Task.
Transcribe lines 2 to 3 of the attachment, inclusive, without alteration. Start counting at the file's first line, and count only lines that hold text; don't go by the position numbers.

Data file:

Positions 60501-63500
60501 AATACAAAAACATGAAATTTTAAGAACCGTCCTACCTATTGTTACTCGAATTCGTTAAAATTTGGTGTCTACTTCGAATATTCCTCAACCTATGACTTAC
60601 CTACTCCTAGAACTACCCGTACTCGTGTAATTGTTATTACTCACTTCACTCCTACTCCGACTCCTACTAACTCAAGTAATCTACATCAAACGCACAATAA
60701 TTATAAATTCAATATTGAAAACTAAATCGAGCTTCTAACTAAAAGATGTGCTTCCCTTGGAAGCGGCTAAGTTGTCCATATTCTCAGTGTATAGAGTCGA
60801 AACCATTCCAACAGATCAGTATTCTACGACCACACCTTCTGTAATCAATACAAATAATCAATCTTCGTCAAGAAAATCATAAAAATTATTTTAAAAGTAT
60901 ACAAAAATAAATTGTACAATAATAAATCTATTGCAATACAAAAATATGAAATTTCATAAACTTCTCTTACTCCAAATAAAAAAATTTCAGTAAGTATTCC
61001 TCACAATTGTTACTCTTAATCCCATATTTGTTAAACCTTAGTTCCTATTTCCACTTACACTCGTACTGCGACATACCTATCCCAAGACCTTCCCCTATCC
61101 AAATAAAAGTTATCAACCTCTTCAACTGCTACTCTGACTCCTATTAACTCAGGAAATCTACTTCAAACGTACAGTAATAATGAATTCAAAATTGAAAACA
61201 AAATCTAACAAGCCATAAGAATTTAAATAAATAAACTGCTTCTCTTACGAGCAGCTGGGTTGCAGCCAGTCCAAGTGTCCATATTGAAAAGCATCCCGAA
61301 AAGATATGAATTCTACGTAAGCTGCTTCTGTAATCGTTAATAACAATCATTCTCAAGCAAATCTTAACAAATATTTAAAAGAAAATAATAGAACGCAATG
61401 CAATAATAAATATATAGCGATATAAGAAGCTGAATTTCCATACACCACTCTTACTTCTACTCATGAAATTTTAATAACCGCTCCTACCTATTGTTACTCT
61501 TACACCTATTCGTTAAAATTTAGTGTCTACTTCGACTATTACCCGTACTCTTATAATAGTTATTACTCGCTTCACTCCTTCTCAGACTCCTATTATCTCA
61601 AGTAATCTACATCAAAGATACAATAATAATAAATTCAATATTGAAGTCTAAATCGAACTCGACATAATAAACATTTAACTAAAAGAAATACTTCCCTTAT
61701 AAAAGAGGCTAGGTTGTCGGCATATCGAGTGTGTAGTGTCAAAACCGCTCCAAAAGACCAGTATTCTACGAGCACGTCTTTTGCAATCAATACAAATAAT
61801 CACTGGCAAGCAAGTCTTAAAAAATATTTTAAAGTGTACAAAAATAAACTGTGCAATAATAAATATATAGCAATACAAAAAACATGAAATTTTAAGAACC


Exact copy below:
60501 AATACAAAAACATGAAATTTTAAGAACCGTCCTACCTATTGTTACTCGAATTCGTTAAAATTTGGTGTCTACTTCGAATATTCCTCAACCTATGACTTAC
60601 CTACTCCTAGAACTACCCGTACTCGTGTAATTGTTATTACTCACTTCACTCCTACTCCGACTCCTACTAACTCAAGTAATCTACATCAAACGCACAATAA